Of mice and Male, Crooks states:” They come, a n’they quit sn’ go on; an every damn one of ’em’s got a little piece of land in his head. An’ never a god damn one of ’em ever gets it. Just like heaven.
Every’body wants a little piece of lan’. … Nobody never ever gets to paradise, and no one gets no land. It’s simply in their head.” To what degree do you concur with Crooks assessment of “The American Dream”? To a particular level I concur with Criminals declaration. There are lots of dreams in this novel. Not just for George and Lennie but likewise for Curly’s Wife, Crooks and Sweet.
Their journey, which awakens George to the impossibility of this dream, unfortunately proves that the bitter Crooks is right: such paradises of freedom, satisfaction, and security are not to be found in this world. After Lennie shares his strategies with Crooks to buy a farm with George and raise bunnies, Crooks tries to belittle Lennie’s hopes. He relates that “hundreds” of men have gone through the cattle ranch, all of them with dreams comparable to Lennie’s. Not one of them he highlights with bitterness, ever manages to make that dream come to life. Criminals exclaim the scene with a sense of reality that the imagine a farm is, after all, just a dream.
This minute develops Criminals character, demonstrating how a lifetime of isolation and oppression can manifest as ruthlessness. As Crook programs, even those who are opposed look for and attack those who are weaker then they. Crooks statement likewise, handles to say that all this time, both Lennie and George thought they were alone, but in fact, they were never ever alone. In reality, nobody that’s taking a trip from one place to another on the roadway is alone, because each of them has a dream in their heads, and that many of them will end up like each other, destined to stop working.
It’s a brotherhood of desperation and disappointment. Most of the characters in Of Mice and Men confess, at one point or another, to dreaming of a various life. Before her death, Curley’s other half confesses her desire to be a film star. Criminals, bitter as he is, permits himself the pleasant fantasy of hoeing a spot of garden on Lennie’s farm one day, and Sweet latches on desperately to George’s vision of owning a couple of acres. Prior to the action of the story starts, situations have robbed the majority of the characters of these dreams.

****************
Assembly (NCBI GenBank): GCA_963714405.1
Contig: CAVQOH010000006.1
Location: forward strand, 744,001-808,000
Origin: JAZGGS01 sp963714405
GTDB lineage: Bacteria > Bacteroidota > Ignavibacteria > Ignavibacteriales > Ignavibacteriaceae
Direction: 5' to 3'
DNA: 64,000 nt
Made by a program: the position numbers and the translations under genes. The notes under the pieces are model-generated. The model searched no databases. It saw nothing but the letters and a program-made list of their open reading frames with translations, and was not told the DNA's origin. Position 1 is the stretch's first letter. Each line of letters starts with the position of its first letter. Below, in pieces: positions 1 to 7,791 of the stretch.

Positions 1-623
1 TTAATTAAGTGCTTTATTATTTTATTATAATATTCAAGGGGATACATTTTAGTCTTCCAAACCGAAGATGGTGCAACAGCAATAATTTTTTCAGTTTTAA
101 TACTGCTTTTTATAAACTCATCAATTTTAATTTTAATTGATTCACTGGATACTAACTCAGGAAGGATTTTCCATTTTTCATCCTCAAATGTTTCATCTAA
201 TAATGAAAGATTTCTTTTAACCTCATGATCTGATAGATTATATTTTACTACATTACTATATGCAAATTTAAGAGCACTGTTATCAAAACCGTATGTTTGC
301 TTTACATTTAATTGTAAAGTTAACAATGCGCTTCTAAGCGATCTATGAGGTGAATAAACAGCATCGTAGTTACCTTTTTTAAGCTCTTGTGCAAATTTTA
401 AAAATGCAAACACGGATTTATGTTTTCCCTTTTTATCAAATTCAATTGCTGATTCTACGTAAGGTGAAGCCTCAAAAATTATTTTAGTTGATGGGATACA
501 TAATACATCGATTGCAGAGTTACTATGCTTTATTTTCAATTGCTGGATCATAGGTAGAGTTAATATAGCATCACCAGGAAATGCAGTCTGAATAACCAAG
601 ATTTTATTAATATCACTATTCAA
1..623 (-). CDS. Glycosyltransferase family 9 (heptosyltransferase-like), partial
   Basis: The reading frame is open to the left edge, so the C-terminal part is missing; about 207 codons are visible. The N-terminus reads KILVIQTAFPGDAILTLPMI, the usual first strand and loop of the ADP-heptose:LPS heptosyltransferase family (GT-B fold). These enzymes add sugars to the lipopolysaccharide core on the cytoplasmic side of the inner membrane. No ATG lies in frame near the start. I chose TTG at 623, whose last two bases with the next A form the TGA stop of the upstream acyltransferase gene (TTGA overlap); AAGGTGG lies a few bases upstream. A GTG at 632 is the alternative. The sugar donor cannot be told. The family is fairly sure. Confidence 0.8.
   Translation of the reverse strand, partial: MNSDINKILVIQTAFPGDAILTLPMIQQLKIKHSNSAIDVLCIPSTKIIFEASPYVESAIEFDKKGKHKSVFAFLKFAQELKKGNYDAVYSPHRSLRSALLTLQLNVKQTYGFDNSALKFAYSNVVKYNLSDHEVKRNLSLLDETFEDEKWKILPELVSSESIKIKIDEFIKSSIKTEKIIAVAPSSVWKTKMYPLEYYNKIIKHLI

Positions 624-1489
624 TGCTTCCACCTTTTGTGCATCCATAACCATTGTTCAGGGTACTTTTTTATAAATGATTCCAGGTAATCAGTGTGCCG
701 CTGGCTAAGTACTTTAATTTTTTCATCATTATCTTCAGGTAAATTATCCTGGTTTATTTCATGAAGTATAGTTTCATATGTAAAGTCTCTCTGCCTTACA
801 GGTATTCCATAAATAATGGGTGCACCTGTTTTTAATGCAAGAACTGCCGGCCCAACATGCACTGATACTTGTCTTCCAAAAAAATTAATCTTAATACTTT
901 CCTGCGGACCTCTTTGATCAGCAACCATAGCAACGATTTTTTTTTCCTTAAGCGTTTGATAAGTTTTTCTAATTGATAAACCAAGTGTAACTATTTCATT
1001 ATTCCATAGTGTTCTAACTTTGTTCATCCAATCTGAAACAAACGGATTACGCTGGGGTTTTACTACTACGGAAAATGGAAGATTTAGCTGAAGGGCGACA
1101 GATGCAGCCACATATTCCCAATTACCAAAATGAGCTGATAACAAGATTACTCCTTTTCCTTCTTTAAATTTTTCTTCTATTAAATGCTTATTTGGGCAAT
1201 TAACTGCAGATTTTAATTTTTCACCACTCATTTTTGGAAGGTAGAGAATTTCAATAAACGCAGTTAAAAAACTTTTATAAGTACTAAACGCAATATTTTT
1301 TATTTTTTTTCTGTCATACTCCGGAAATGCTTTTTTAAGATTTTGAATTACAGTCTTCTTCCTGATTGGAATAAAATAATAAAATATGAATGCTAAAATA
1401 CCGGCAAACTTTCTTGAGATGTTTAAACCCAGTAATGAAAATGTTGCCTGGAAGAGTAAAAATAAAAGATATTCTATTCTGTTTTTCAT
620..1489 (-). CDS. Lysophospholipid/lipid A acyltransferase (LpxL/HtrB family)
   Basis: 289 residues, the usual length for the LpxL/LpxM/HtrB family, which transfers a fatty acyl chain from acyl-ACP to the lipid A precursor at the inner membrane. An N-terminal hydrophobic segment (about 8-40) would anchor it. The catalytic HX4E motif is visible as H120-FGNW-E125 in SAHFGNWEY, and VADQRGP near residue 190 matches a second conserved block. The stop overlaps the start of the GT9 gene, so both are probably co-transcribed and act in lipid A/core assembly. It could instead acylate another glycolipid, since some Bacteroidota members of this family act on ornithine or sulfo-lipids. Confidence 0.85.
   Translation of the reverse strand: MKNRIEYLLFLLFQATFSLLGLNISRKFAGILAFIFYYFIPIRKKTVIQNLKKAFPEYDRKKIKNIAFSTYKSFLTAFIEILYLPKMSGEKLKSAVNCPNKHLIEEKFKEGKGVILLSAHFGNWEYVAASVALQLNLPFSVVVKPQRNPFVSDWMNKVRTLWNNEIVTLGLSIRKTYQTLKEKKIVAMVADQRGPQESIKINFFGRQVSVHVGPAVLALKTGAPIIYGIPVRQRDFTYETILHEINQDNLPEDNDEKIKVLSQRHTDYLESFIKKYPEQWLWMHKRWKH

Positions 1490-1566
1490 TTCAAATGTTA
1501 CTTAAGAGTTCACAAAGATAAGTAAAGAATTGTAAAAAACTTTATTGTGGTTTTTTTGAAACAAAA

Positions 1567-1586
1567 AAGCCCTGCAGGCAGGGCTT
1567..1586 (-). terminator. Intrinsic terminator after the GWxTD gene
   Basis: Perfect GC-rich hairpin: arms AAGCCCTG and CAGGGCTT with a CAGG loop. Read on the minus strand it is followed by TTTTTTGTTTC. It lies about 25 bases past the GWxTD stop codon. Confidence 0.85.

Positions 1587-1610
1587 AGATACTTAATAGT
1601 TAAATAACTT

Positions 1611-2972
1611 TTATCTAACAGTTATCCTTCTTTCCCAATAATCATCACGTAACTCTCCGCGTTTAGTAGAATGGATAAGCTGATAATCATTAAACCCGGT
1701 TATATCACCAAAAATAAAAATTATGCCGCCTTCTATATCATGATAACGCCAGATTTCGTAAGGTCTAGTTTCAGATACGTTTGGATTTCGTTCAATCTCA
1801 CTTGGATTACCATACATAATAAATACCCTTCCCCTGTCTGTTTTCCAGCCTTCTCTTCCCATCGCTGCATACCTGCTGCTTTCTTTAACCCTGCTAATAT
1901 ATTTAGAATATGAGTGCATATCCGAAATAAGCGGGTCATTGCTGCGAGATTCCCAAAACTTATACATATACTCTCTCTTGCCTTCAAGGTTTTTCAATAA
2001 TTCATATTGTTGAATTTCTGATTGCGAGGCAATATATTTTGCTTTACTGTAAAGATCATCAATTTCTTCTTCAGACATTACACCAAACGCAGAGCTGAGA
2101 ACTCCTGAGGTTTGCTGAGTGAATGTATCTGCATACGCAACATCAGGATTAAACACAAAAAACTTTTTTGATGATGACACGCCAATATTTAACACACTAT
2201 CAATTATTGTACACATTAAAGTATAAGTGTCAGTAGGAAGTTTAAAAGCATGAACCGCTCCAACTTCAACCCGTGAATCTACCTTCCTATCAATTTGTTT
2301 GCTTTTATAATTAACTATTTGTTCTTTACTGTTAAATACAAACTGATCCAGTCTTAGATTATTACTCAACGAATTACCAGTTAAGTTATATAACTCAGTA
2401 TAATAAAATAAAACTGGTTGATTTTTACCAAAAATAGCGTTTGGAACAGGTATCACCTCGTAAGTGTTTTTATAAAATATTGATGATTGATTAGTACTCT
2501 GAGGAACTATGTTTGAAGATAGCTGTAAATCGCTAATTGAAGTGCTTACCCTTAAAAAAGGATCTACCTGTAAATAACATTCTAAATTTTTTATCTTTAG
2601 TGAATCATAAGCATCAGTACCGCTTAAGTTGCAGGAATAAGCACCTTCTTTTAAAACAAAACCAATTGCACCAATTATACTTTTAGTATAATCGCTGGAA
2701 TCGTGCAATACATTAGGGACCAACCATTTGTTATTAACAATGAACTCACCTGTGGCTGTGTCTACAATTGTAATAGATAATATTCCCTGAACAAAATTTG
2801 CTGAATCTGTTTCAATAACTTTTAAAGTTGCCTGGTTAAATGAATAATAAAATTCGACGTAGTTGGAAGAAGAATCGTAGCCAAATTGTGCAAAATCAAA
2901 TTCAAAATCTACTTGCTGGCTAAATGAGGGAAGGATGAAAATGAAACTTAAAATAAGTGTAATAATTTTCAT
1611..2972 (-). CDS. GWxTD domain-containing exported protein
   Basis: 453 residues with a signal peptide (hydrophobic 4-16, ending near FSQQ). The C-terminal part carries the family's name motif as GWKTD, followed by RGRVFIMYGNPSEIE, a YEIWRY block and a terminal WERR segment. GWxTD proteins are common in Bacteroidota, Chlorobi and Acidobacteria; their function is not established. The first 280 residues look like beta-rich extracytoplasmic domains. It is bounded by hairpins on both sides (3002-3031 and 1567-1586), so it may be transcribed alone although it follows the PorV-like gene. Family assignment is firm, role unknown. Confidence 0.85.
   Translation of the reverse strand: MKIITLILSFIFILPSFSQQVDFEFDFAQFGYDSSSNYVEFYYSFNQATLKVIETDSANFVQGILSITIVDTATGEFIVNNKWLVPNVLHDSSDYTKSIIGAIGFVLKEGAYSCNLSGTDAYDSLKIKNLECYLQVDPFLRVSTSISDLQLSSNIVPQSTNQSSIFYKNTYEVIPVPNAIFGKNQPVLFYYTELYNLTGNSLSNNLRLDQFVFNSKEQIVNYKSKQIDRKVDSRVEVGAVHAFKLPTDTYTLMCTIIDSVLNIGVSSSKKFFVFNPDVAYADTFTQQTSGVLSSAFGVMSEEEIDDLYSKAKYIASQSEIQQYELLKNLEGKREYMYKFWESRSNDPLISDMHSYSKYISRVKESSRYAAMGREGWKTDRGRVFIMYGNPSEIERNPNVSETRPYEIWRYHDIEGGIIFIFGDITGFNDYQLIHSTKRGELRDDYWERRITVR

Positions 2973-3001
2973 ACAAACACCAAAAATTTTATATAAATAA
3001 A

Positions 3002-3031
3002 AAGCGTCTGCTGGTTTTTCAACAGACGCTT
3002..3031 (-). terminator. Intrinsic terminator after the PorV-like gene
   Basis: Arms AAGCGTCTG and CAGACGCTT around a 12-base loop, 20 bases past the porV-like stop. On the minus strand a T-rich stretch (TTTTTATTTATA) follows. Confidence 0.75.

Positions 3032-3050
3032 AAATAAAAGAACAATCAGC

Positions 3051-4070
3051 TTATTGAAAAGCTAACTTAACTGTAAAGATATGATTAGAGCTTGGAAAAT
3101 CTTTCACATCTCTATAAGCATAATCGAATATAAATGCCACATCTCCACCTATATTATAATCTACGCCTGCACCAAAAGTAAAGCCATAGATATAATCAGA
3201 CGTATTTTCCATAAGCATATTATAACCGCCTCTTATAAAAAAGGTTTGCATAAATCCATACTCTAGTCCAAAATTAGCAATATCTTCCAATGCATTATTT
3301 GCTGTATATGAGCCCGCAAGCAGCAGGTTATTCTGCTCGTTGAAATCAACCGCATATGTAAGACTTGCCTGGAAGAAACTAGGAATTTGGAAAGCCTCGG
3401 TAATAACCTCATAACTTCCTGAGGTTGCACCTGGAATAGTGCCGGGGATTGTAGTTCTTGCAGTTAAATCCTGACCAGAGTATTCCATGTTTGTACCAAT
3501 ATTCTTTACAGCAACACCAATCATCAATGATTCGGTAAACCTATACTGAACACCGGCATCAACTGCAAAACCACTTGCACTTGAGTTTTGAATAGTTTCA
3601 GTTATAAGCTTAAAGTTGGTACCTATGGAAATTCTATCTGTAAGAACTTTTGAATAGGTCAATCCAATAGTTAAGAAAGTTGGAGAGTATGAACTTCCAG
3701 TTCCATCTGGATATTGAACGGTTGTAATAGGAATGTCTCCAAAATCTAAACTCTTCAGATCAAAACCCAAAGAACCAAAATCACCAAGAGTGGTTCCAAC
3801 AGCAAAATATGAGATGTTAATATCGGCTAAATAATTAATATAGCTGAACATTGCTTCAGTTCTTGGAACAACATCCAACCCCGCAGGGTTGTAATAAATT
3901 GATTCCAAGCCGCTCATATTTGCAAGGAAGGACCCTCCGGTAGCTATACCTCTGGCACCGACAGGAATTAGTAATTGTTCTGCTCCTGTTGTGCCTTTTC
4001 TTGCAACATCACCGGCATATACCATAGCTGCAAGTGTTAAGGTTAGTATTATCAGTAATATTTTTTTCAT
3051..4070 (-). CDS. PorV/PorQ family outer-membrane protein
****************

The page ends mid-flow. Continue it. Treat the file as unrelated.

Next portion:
Curley’s other half, for example, has resigned herself to an unfulfilling marital relationship. What makes all of these dreams normally American is that the dreamers long for untarnished joy, for the freedom to follow their own desires. George and Lennie’s dream of owning a farm, which would enable them to sustain themselves, and, essential, offer them defense from an unwelcoming world, represents a classical American suitable. “‘Well,’ said George, ‘we’ll have a huge veggie spot and a bunny hutch and chickens.
And when it rains in the winter season, we’ll simply say the hell with goin’ to work, and we’ll develop a fire in the range and set around it an’ listen to the rain comin’ down in the roof …'” Chapter 1, pg. 14-15 It seems like the farm is a dream to George, an expect Lennie, and (ultimately) even a prepare for Candy. It’s especially interesting that sometimes it seems the farm is the dream that keeps them going, and often it is simply a suggestion of the futility of dreaming. This quote highlights their best world as one of independence.
Employees like Lennie and George have no household, no home, and very little control over their lives. They have to do what the one in charge informs them and they have little to reveal for it. They only own what they carry on their bare backs. For that reason, this idea of having such power over their lives is a strong motivation. When George goes into a complete description of their perfect farm, its Eden-like qualities end up being a lot more apparent. All the food they want would be right their, with minimal effort. As Lennie states: “We might live offa the fatta the lan’.” Chapter 3, pg. 57.
When George discuss their farm, he two times describes it in regards to things he enjoyed in childhood: “I could build a smoke home like the one gran’pa had …” Chapter 3, pg. 57. “An’ we ‘d keep a few pigeons to go flyin’ around the win’mill like they done when I was a kid.” Chapter 3, pg. 58. George has desires for his future to reflect the charm of his youth. Much of the characters admit to experiencing extensive loneliness. George sets the tone for these confessions early in the novella when he reminds Lennie that the life of a ranch-hand is among the loneliest of lives.
Men like George who move from farm to farm hardly ever have anybody to look to for friendship and protection. As the story develops, Sweet, Crooks, and Curley’s better half all confess their deep loneliness. The reality that they admit to finish strangers their worry of being abandoned programs their desperation. In a world without pals to confide in, strangers will need to do. Each of these characters searches for a buddy, somebody to help them determine the world, as Crooks says. In the end, nevertheless, friendship of his kind seems unattainable. For George, the ope of such companionship passes away with Lennie, and real to his initial estimation, he will go through life alone. This novel exposes that lots of people throughout their lives (during the 1930’s) want to live the American Dream, work towards something to reach their goal, might it be owning a home or just merely a couple of acres of land they can call their own. Although, for lots of it is still yet simply another dream. But it’s the hope and make every effort that keeps people like George and Lennie together working towards their little piece of paradise.